BinarySynapse

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They did choose to bypass a security check to speed up their chips. Something AMD chose not to do and why AMD chips are not affected by this mess. One might say they chose a riskier route figuring it would never bite them in the ass. In this case someone found the shortcut and now Intel is paying for it. The bigger question is did they fix this issue for their newest processors that are coming out on the 10nm node?

The didn't bypass it. They delayed it. When the speculated branch fails, the results are discarded and the correct branch is re-executed and nothing is updated in the registers or memory, so there's no violation of access. The researchers have found a way to time the speculative execution in a way that leaks data around the boundary check.

AMD likely does speculative execution before doing a page-table check, they just have a less vulnerable implementation (or how it's vulnerable hasn't been discovered yet).
 

Tsumi

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They did choose to bypass a security check to speed up their chips. Something AMD chose not to do and why AMD chips are not affected by this mess. One might say they chose a riskier route figuring it would never bite them in the ass. In this case someone found the shortcut and now Intel is paying for it. The bigger question is did they fix this issue for their newest processors that are coming out on the 10nm node?

Again, you are making the assumption they knew what level of risk they were taking. CPUs are extremely complicated and have complex interactions. Chip makers cannot know every possible permutation that can happen. It took them 20 years to figure out their method had this flaw, which shows how hard it was to find in the first place. Of course, once found it is easily exploitable, but that's not the point.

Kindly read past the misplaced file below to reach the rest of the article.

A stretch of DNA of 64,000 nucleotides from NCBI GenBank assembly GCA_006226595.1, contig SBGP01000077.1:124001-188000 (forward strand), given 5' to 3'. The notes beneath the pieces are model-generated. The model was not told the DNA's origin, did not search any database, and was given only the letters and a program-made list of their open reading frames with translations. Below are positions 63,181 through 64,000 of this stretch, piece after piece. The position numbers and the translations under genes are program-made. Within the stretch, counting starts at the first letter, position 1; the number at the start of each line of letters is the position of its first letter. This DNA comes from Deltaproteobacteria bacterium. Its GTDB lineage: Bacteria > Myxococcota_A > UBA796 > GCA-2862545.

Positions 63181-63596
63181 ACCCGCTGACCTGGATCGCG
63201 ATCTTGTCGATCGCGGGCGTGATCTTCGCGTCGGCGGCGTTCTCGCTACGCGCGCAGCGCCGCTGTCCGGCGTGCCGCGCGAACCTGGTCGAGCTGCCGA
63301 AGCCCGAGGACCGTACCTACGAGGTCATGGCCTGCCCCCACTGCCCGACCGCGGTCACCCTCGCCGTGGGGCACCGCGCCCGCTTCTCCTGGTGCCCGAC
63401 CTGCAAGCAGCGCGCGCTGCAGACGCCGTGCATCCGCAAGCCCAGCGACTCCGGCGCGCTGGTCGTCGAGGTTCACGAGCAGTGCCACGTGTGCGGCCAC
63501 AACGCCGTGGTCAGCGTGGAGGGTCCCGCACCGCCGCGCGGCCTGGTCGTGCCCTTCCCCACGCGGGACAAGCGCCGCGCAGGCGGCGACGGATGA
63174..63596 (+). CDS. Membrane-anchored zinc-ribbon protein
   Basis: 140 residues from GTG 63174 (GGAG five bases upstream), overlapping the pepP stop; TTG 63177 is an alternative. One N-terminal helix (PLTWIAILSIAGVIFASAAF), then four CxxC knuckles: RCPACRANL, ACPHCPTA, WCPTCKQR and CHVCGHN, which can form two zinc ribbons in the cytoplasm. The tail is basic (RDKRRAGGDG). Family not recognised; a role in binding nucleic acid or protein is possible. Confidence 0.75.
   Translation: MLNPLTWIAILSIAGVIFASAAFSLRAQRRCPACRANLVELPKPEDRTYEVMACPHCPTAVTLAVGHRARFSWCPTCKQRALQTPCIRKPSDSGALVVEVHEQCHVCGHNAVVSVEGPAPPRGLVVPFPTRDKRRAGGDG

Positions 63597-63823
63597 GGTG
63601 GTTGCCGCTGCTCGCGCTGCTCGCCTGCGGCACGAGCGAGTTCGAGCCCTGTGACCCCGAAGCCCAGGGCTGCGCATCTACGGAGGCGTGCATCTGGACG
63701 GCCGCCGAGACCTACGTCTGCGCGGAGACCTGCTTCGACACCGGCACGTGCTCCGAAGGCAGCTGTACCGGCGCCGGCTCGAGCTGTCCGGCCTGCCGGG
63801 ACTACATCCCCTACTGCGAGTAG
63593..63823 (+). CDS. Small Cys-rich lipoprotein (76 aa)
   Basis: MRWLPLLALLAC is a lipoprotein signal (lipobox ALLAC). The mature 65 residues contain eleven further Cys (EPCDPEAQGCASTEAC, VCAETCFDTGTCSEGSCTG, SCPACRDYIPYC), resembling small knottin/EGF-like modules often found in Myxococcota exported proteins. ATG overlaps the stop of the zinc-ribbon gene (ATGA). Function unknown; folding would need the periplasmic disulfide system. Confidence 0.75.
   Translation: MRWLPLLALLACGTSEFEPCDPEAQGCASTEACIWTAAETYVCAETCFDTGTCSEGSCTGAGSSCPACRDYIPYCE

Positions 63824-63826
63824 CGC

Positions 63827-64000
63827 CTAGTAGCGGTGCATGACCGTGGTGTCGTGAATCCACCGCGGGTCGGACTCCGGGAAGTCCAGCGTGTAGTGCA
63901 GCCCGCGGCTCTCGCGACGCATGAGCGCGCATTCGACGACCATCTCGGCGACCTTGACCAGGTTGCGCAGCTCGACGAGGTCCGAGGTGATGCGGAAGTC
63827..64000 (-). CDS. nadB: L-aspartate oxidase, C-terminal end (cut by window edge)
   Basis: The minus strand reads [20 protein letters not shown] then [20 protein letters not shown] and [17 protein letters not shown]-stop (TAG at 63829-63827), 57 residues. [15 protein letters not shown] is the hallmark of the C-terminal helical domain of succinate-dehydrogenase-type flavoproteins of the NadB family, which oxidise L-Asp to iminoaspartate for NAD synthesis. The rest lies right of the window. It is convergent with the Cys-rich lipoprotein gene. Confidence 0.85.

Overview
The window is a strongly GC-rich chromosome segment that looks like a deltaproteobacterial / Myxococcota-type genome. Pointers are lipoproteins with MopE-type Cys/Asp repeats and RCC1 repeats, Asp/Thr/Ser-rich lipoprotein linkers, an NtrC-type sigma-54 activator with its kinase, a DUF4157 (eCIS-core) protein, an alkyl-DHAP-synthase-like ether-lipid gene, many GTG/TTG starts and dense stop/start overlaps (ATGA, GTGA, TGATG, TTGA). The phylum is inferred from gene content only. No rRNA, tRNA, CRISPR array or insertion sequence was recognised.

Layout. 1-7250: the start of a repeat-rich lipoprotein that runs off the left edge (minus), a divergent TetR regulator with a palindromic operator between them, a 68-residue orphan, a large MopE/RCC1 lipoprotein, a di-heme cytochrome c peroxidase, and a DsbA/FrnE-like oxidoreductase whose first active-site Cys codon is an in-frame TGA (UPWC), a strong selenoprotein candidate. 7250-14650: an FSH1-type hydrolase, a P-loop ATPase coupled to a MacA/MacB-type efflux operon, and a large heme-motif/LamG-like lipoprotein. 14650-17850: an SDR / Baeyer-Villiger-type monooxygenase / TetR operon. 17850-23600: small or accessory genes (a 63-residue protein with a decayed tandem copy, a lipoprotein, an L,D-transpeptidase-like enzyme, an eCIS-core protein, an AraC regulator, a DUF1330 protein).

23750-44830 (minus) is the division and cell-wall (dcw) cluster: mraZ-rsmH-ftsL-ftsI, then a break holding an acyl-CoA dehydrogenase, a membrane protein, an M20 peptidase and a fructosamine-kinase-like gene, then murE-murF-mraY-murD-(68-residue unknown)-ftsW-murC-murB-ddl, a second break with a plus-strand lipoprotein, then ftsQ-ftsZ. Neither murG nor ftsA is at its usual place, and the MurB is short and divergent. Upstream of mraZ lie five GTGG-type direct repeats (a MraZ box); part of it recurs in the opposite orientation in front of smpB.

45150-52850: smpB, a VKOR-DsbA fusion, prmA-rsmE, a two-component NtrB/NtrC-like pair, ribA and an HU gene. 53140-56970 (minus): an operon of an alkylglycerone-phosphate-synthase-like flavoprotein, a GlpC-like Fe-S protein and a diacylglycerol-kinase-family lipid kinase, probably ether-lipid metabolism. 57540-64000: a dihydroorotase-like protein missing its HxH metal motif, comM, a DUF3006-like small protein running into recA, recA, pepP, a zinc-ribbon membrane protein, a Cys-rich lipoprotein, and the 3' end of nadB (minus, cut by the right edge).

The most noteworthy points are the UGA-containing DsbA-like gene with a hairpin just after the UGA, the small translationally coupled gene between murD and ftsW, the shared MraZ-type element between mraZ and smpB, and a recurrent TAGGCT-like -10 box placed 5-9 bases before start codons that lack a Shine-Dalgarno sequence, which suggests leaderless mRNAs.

AMD uses a different method. That doesn't mean they knew about this security risk, just that their engineers came up with something different to accomplish the same thing.
 

Meeho

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Again, you are making the assumption they knew what level of risk they were taking. CPUs are extremely complicated and have complex interactions. Chip makers cannot know every possible permutation that can happen. It took them 20 years to figure out their method had this flaw, which shows how hard it was to find in the first place.
That we know. I wouldn't at all be surprised certain agencies knew about this long before the public did.
 

Gideon

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Again, you are making the assumption they knew what level of risk they were taking. CPUs are extremely complicated and have complex interactions. Chip makers cannot know every possible permutation that can happen. It took them 20 years to figure out their method had this flaw, which shows how hard it was to find in the first place. Of course, once found it is easily exploitable, but that's not the point.

AMD uses a different method. That doesn't mean they knew about this security risk, just that their engineers came up with something different to accomplish the same thing.

Nowhere did I say they knew it was a risk but they did choose a less secure path. I have no doubt building a chip is complicated, but any engineer knows certain things are riskier then others and this issue has been a non issue for many years. AMD chose a different path and perhaps they were more cautious or they just got lucky to avoid this mess. But their reaction by pointing the finger at everyone else tells me a few things and the fact that their performance on certain tasks takes a bit of a hit. I think they tried a little too hard to get performance out of their chips, but it very well could have been a innocent error, sadly we will never know for sure which it was.